It is a one-man shop at La Escondida in Todos Santos.

It is a one-man shop at La Escondida in Todos Santos. (Image: Kathryn Reed)

José Luis looks like a man who has been working on cars for decades. His shop is small, simple and dirty – you know, that greasy feel of an old school mechanic, where tools are scattered but you are sure within seconds he could find anything he needs. There is no waiting area. No free popcorn like at the Les Schwab center in the States.

No other employees are visible. José is greeter, fixer and cashier.

Tengo una llanta pinchada.”

“I have a flat tire.” That was the phrase I needed to learn that day.

Still challenged by the language, pointing worked better than my annunciation.

Marking the hole. (Image: Kathryn Reed)

Not surprisingly, Todos Santos has no tire stores that are familiar to me. I didn’t want to randomly find one; which would be my same mantra no matter where I lived. Some things are better found by word of mouth.

Moving to a new town requires finding repair people of various specialties, and often not in advance. Something breaks (or deflates as the case may be) and you need it fixed then. La Escondida came recommended from my neighbor, with a second nod from a tennis friend.

The (now) funny part was getting slightly different directions from them. One said it was on the right, the other the left. Each had different landmarks to look for. With all of it you would think I wouldn’t miss it. Yet, another U-turn.

Email directions said: “At the bottom of the hill, on the right a place called lantern Escondido. Right before the stop light, when there was a stop light.”

No appointment necessary, at least on this particular day. (Image: Kathryn Reed)

What I didn’t know is autocorrect changed llantera to lantern. Had I known llantera meant tire, I might have figured it out sooner. And having never lived here when there was a stoplight meant that piece of information was useless. Plus, Escondida was changed to Escondido.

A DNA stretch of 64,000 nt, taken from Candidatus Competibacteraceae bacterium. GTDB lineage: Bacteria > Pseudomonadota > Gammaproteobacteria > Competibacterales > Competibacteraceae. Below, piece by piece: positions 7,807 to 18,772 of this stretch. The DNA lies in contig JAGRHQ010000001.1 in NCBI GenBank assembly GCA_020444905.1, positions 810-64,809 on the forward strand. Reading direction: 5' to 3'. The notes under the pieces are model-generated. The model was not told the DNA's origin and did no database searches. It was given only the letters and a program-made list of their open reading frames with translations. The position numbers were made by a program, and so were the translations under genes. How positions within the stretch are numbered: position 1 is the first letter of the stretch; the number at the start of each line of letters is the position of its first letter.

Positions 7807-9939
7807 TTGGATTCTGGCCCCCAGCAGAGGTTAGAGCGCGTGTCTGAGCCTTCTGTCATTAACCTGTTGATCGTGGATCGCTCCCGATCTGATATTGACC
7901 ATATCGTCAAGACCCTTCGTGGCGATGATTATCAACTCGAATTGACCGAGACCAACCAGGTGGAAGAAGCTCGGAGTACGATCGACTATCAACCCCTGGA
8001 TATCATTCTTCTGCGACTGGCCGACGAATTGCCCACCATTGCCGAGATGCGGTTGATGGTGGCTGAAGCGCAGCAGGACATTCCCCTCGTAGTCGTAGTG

In person directions mentioned something about a hospital, which took me a while to figure out the relevance since I didn’t know that building was a hospital, and a fish taco place.

I never would have found this repair shop on my own.

Ironically, or not, la escondida translates to “the hidden one.” That it was.

For the most part, changing a flat tire is the same anywhere. Jack up the car, get the lug nuts off, find the leak, plug it and put the tire back on the vehicle.

The Rubber Manufacturers Association probably would disagree.

Jose Luis waits for bubbles to show him where the leak is. (Image: Kathryn Reed)

Here in Baja California Sur, though, it’s old school. There was no taking the tire off the rim to check on the integrity of the entire tire. I’m not sure they care where on the tire the hole is. Got hole, fix hole. It’s simple, efficient and it works.

I didn’t need fancy. I needed fixing. José was the man for this particular job. Eighty pesos (about $4) and I was on my way.

José fixed the tire how I remember it being done decades ago. Then I believe a spray bottle was used to figure out where the leak was. José had a square concrete container full of water that he rotated the tire in until there were bubbles. Problem found.

What appeared to be heavy duty pliers were used to pull out the nail. A screwdriver of sorts temporarily plugged the hole as José went into the area where he keeps supplies. He brought out a device I remember from long ago that he used to twist some sort of patching material into the hole. Sealed. Tire back on and inflated.

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